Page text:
An interesting development occurred this week in China that could have a major impact on the country's steel market.
For the first time since October 2015, China lowered interest rates on short-term loans. Although this development might not get too much publicity, it still plays an important role in the country's economic development.
This move to cut borrowing costs should help boost their slowing economy, ultimately increasing the demand for key building materials (i.e. steel).
Also announced recently from the Chinese government is a new clean air campaign for the country’s steel and coal region. This move should continue and possibly further production cuts during the winter.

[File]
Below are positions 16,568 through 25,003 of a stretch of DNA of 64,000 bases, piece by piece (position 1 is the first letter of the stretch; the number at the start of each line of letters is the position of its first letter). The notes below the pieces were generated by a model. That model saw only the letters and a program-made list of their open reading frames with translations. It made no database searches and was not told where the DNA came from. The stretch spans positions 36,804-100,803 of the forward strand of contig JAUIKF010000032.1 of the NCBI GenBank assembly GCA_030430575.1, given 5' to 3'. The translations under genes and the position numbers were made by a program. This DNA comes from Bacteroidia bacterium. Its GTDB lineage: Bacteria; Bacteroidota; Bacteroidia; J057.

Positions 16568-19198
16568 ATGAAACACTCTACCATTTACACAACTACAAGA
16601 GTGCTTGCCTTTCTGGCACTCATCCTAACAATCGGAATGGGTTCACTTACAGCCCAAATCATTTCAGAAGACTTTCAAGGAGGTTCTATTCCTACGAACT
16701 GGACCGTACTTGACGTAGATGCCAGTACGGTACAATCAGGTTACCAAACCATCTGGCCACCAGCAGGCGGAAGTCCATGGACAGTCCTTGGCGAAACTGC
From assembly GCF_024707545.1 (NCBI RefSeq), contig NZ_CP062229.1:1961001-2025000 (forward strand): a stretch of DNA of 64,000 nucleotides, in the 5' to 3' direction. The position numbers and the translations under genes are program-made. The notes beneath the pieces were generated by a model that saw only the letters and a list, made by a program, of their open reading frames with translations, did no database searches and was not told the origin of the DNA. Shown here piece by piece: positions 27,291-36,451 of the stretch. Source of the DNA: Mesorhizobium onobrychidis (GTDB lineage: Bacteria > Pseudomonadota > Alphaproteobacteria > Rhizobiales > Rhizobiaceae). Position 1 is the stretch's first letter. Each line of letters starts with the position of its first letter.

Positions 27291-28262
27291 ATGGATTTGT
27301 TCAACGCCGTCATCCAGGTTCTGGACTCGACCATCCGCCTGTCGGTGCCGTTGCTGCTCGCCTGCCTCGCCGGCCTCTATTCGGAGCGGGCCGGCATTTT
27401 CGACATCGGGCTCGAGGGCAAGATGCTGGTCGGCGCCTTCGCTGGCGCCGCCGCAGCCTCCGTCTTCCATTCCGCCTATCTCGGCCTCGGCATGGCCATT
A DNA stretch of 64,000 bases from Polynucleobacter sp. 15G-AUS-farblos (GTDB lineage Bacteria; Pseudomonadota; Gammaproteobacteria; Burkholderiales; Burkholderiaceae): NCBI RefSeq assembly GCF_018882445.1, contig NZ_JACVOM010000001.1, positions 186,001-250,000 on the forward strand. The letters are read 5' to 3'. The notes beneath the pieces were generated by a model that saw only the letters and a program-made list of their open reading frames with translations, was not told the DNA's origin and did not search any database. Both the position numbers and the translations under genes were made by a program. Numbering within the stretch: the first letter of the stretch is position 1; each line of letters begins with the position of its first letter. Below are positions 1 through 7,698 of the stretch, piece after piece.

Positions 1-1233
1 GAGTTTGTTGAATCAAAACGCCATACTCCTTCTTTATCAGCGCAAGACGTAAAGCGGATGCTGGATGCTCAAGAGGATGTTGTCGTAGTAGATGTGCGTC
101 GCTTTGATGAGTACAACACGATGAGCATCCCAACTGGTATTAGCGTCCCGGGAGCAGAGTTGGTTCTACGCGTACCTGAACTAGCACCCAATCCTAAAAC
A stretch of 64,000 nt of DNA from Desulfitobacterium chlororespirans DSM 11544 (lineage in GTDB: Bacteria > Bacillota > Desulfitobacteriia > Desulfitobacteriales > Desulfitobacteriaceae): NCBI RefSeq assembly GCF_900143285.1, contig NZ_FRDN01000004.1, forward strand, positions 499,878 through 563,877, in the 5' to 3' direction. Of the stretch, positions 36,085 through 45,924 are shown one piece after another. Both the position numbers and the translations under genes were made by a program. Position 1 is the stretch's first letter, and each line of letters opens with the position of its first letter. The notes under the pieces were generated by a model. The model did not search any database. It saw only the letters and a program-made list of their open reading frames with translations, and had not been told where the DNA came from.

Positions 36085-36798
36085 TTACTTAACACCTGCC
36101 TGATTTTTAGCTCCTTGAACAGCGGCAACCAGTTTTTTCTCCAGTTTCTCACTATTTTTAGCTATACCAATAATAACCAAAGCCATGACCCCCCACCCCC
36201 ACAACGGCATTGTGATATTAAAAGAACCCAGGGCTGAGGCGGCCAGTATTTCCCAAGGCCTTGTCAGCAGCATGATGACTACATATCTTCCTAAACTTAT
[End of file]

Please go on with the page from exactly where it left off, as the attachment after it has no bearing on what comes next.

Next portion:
On the back of these two moves, Chinese rebar prices increased to their highest level in three months. While China is eliminated from importing any material to much of the developed world, at the end of the day they set the floor for global pricing.
Higher Chinese steel pricing typically trickles down to higher Chinese exported semi-finished prices to Turkey, which would make US scrap exports more attractive to the region. This upward momentum around the globe will continue to push the steel market at home.
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